Black pepper ( Piper nigrum ), the true pepper, is economically the most important species of the pantropical pepper family (Piperaceae). It is native to Java, whence it was introduced into other tropical countries. A perennial climbing shrub, it bears pea-sized fruits, the peppercorns of commerce. Black pepper, sold whole or ground, is the dried whole fruit; white pepper, made by removing the dark outer hull, has a milder and less biting flavor. Pepper owes its pungency to a derivative of pyridine. In the earliest days of commerce black pepper was a great luxury and a staple article of trade between India and Europe. So high was its price that a few pounds made a royal gift, and the great demand was one of the causes of the search for a sea route to the East. Pepper was valued by Hippocrates for its medicinal properties as a heart and kidney stimulant, and it is still used as a powder or tincture, as a local irritant or liniment, or as a gargle. Many other species of Piper are used medicinally throughout the tropics. The leaves of the betel pepper ( P. betle ) of the Indomalaysian region are a principal ingredient of the masticatory betel.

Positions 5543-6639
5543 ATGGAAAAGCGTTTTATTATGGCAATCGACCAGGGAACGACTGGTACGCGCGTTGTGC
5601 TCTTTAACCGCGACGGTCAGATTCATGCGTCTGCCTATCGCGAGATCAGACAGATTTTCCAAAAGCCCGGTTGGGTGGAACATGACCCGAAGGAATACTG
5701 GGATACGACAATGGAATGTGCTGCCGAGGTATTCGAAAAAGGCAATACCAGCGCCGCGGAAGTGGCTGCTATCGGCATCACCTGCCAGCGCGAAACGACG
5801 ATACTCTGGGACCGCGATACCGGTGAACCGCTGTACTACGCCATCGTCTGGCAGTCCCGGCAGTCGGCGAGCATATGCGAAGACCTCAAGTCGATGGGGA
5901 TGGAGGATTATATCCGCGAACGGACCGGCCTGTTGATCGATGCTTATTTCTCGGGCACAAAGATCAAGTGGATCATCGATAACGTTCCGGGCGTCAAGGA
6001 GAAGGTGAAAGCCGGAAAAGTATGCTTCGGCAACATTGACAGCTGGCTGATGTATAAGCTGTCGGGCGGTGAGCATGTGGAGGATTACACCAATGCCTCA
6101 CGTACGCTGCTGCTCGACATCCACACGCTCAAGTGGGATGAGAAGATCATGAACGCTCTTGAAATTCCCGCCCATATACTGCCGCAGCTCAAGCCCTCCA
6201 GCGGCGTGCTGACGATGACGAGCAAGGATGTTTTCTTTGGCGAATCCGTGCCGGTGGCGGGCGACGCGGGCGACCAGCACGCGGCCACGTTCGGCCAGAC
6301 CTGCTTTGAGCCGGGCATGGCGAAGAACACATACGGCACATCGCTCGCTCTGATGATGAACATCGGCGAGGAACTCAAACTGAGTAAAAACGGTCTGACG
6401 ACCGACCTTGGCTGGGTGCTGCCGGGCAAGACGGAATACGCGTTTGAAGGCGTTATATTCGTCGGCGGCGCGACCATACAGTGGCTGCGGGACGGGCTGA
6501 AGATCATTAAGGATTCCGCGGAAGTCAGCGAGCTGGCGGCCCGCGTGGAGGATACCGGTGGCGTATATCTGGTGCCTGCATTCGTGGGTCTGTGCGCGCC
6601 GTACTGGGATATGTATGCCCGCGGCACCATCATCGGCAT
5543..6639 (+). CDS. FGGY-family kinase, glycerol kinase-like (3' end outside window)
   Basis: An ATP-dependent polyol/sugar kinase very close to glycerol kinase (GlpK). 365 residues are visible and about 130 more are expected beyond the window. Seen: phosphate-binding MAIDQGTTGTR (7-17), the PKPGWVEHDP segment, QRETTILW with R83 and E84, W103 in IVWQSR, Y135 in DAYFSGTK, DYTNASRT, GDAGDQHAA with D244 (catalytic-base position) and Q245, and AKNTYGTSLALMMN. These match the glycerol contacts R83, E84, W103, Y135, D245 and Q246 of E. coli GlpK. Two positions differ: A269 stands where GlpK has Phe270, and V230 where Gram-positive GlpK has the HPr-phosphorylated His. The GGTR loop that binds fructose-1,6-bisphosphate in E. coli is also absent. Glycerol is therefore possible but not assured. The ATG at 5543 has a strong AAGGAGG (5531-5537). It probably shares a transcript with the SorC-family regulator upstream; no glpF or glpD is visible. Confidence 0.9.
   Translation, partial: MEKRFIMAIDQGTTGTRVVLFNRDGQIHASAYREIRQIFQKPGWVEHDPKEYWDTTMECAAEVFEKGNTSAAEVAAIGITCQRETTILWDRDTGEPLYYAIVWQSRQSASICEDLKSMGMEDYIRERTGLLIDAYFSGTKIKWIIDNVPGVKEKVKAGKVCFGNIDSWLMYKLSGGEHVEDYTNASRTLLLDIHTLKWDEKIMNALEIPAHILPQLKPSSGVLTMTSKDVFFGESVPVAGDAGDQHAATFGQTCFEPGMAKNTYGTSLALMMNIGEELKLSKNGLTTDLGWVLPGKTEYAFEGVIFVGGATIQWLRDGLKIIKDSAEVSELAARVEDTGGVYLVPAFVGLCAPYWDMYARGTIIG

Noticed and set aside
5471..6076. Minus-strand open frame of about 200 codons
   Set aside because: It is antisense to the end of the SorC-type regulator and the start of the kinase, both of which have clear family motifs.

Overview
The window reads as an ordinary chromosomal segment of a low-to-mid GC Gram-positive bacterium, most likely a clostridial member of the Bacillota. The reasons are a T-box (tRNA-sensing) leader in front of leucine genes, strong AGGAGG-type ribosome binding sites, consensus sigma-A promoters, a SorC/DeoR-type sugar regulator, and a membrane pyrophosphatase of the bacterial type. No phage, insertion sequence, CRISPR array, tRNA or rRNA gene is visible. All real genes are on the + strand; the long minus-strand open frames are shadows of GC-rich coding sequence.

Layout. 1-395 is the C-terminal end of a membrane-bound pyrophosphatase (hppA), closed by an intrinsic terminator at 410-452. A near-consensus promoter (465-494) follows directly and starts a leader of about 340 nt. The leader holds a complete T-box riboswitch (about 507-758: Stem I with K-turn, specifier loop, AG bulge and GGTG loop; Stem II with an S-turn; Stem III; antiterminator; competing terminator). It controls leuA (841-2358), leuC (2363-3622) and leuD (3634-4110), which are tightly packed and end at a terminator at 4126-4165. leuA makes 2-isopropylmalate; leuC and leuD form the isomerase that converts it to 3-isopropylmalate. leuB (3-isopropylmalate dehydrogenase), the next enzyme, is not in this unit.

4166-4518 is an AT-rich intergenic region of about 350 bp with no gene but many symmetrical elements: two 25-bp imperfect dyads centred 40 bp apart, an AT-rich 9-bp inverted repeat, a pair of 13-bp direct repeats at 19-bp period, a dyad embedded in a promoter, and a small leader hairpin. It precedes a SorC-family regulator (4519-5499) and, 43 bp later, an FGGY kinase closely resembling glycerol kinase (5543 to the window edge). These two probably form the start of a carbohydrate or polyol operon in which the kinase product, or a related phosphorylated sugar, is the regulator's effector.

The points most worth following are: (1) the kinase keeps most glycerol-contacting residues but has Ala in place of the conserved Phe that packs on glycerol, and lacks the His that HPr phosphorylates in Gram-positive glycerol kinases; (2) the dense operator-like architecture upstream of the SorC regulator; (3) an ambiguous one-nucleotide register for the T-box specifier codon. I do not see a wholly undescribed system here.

Cubeb is the name for the berry and for the oil obtained from the unripe berry of the East Indian climbing shrub P. cubeba. The dried fruits are sometimes used as a condiment or are ground and smoked in cigarette form as a catarrh remedy. The oil is used medicinally and also in soap manufacture. The masticated roots of kava, P. methysticum, widely grown in its native Pacific islands, are made into a beverage called kavakava, which contains soporific alkaloids. It is an integral part of religious and social life there. A preparation of kava for commerce, also called kavakava, is sold widely as an herbal remedy for anxiety and insomnia.
The Columbia Electronic Encyclopedia, 6th ed. Copyright © 2012, Columbia University Press. All rights reserved.